Not all place-based social media is applicable to all channels. Some channels only have short dwell times or content loops (e.g. gas pumps) while others have longer dwell times and content loops (e.g. bars and events).

A guide to the type of place-based social media best suited to specific digital out of home channels can be seen in Fig 1 below.

Fig.1. Mapping Place-Based Social Media to Channels (Click to enlarge).

For short dwell times, or content slots of a maximum of 15 seconds, I’d recommend using passive place-based social media (e.g. displaying localized Twitter messages about a city, sports/team or news.) Zoom Media and Marketing Sport’s Bites and RMG Networks’ NYTimesToday.com are examples of passive applications built by LocaModa designed to grab attention and inform and/or entertain. True to their passive nature, these applications do not have call to action so do not support any DOOH user interactions.

For longer dwell times and content slots of 15-30 seconds, DOOH networks can use active place-based social media that support user participation features, subject to the capabilities of the DOOH network. As previously described, active place-based social media can be influenced by the DOOH audience but not in real time – either due to limitations of infrastructure or time required by brands/venues to ensure content is adequately filtered, moderated and/or curated. Example applications include trending Twitter topics or changes in existing accounts such as celebrities, to show which celebrities are more or less popular. Such applications can be used in supermarket check-out lines to entertain shoppers as described in this post about LocaModa and PRN.)

For long dwell times and content slots over 30 seconds, DOOH networks can use interactive place-based social media. Interactive applications include real-time Twitter, text/photo-to-screen, real-time polls, and check-ins (e.g. displaying check-in info and tips for services such as Foursquare, Facebook Places or Gowalla). Well designed and inexpensive moderation/curation tools make interactive applications easy to deploy these days.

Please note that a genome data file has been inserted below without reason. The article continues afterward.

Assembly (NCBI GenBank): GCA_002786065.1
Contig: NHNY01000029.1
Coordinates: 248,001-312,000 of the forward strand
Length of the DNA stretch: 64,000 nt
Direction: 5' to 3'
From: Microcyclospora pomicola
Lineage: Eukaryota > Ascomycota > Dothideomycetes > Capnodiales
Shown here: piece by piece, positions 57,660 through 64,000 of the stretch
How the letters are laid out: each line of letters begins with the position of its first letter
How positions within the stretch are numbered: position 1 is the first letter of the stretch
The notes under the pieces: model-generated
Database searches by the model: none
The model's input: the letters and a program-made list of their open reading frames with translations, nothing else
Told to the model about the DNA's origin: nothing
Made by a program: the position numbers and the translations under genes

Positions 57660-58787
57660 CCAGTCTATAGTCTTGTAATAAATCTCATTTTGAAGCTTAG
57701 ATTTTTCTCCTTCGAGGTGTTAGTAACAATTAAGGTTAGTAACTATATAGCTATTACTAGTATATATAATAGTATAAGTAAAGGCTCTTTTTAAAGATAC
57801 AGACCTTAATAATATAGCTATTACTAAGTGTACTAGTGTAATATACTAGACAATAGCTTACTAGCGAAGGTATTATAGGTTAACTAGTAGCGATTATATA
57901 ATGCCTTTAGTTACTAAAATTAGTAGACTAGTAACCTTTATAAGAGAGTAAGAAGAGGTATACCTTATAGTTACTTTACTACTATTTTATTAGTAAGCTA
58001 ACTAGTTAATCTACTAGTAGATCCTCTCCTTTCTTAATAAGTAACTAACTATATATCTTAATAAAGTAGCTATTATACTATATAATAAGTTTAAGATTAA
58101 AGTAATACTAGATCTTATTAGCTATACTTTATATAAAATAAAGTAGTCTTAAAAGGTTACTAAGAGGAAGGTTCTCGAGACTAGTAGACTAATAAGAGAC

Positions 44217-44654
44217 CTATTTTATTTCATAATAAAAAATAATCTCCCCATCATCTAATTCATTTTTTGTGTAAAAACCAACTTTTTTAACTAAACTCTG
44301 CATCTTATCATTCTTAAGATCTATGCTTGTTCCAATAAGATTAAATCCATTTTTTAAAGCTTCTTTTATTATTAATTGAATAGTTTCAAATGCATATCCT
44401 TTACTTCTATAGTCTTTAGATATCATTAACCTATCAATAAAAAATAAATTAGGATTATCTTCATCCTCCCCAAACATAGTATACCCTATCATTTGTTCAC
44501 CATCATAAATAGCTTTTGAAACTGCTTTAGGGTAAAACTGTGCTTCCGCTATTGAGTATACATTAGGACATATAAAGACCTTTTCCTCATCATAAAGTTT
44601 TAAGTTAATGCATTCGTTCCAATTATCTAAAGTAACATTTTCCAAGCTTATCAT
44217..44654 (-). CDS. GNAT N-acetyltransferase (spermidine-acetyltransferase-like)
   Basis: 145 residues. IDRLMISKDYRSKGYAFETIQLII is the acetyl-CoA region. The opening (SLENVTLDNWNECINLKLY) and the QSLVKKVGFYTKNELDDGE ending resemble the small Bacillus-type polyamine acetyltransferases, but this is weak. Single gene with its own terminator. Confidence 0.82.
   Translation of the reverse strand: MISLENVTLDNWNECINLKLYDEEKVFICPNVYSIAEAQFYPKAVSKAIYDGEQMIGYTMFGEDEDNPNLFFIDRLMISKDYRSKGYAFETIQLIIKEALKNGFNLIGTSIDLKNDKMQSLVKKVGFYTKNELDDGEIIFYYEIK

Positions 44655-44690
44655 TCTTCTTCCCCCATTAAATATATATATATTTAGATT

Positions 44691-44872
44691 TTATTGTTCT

There are plenty of application examples available via the LocaModa App Store and there will be more examples and information in the white paper which I’m aiming to finish before the end of this month.


Nearly two years ago (Feb 2008), LocaModa launched Jumbli – a mobile and web based word game that was the first cross-channel game to use DOOH and Facebook. Today, Jumbli is still going strong on over 1,000 U.S. bar and cafe screens and in Times Square.

When we launched the game, the first sponsor was AT&T and during their sponsored month, we saw over 300,000 plays and reported that the top “interactive cities” (measured by the percentage of total mobile plays) were: LA 18%, Boston (17%), New York City (17%), and Chicago (10%).

That’s old news – but hang in there… We have Jumbli running on a loop on one of the screens at Loca HQ, and it’s surprising that people are still playing the game (90% via Facebook) from all corners of the world and at all times of the day and night.

Just how much time are the top players spending on Jumbli? As you can see from the above table (click to enlarge), the top player has so far spent the equivalent of 48 days of continuous play!

That’s a lot of time for a word game invented for DOOH screens.

More interesting info on Jumbli can be seen from the Facebook demographic data above (again, click to enlarge) which tells us that outside of USA, Philippines is the top country, then UK. And the top cities are Makati Quezon City and Jakarta, followed by New York. Well that was unexpected!

By the way – KenRandall, ranked #9 in the Jumbli top 10, is my Dad, and now I know he spends way too much time most mornings (from London) being distracted by Jumbli. 28 days to be precise!